Mom-to-be worries life is about to take turn for worse
Carolyn Hax: Some highly effective fight-pre-empters for child-rearing couples.
Adapted from a recent online discussion.
I’m pregnant with my first baby and deciding whether I will return to my job after the baby is born. I’m the last among my friends to start a family, so I have seen friends choose both paths.
No one seems totally happy. My friends who stay home are bored, strapped for cash, and fighting with their husbands. My friends who work are busy, stressed, and fighting with their husbands. I love my husband, but who knows how parenthood will change our relationship?
I am very excited for this baby, but worry that what I’m seeing means life is about to take a turn for the worse. Can you set me straight?
– Grass Is Greener?
DEAR GRASS IS GREENER?: The fighting-with-spouse aspect of child-rearing is not inevitable. These aspects, however, are:
You will be tired.
You will have responsibilities (diapers, feedings, play) that are boring, repetitive, relentless, mildly irritating, rewarding mostly in the long term, and of great consequence to your bond with your child.
You will be faced with things you have no idea how to handle.
You will have bad moods for one of these three reasons, and they will be exacerbated by the other two.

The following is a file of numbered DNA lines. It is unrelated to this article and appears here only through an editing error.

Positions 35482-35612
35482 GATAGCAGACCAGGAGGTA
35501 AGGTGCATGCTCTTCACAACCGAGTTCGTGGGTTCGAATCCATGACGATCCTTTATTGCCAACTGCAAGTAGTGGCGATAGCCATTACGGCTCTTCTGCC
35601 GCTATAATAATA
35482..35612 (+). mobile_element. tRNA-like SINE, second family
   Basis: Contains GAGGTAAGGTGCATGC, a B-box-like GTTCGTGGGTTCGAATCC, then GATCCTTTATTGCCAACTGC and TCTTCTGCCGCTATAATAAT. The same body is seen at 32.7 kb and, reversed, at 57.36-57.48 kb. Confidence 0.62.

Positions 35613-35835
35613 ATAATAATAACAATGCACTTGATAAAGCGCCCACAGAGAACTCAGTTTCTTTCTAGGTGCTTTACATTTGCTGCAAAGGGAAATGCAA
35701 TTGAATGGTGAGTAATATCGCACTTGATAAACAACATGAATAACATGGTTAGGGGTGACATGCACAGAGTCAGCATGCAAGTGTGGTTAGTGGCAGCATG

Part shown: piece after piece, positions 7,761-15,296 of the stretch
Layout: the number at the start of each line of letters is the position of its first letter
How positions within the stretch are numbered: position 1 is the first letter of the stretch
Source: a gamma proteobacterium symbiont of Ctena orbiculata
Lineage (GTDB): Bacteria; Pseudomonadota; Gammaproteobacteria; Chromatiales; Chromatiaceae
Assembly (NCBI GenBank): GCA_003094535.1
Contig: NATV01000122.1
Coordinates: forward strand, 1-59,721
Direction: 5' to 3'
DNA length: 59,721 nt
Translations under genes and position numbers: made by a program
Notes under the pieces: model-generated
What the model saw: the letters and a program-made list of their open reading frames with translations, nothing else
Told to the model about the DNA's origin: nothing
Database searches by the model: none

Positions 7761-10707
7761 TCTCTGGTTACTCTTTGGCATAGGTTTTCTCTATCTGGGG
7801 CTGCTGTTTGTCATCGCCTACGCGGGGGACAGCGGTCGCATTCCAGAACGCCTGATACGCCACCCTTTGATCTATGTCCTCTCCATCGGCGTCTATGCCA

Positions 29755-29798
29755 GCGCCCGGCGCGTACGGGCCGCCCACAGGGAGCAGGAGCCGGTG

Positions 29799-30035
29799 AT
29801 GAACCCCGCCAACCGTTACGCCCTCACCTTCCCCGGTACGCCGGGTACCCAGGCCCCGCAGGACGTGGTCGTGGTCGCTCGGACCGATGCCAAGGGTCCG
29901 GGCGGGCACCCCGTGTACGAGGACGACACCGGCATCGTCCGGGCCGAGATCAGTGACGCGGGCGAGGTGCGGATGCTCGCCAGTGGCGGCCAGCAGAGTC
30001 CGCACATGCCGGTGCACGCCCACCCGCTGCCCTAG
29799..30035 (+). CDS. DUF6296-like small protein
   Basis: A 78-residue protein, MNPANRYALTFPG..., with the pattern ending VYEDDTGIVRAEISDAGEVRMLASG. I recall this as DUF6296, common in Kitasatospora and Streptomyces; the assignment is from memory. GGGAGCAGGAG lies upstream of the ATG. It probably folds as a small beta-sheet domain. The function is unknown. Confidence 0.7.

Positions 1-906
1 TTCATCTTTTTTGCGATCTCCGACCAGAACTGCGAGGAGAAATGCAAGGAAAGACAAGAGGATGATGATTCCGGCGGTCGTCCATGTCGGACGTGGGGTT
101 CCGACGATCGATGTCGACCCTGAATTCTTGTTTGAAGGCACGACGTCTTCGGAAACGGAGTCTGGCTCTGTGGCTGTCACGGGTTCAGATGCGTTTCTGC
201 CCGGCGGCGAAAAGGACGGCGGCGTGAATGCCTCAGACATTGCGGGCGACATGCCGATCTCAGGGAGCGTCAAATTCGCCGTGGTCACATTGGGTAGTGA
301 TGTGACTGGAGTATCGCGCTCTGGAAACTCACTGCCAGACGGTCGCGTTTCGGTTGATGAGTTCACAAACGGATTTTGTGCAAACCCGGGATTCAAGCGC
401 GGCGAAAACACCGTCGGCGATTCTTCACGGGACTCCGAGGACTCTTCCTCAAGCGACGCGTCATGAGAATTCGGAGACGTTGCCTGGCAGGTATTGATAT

You will not agree with your husband on everything.
You will disappoint each other.
Each of you at times will think you’re the one doing more work.
Daunting, yes, but not hopeless as long as you both agree to put everything you’ve got into this. That means not rolling over and making it the other person’s turn to get up unless it actually is. It means seeing what needs to be done and doing it, instead of hoping the elves take over. It means communicating — “I do plan to do the dishes, I just need to sit for a second.”
When both of you can plainly see that neither of you is taking advantage of the other, then you can use these other, highly effective fight-pre-empters:
– Recognizing the other person is tired, too.
– Occasionally giving the other person time off, even when it’s technically your turn.
– Admitting when you’re faced with something you don’t know how to solve.
– Apologizing when you let your spouse down, and forgiving when he lets you down.
– Leaving it alone when you disagree on something small – it’s OK for kids to have different experiences with different parents – and taking it sit-down-and-talk seriously when you disagree on something big. It’s not OK to disagree on so much that your kids (at surprisingly young ages) learn to use you against each other for leverage. It’s also not OK when one parent insists on something genuinely risky (texting while driving, say).
– Finding family-workable ways to deal with your bad moods. Will a walk do it? A trip to the gym? Ice cream for breakfast one day will not derail the train. Make sure you both have outlets.
– Scheduling time, regularly, to remind you why you like each other. Date night, a favorite show or team, etc.
Parents who support and appreciate each other tend to like each other more, of course, but so do those who adapt under pressure instead of martyring themselves. If you believe the workload is out of balance, then revisit your choices; don’t just wear them down into ruts.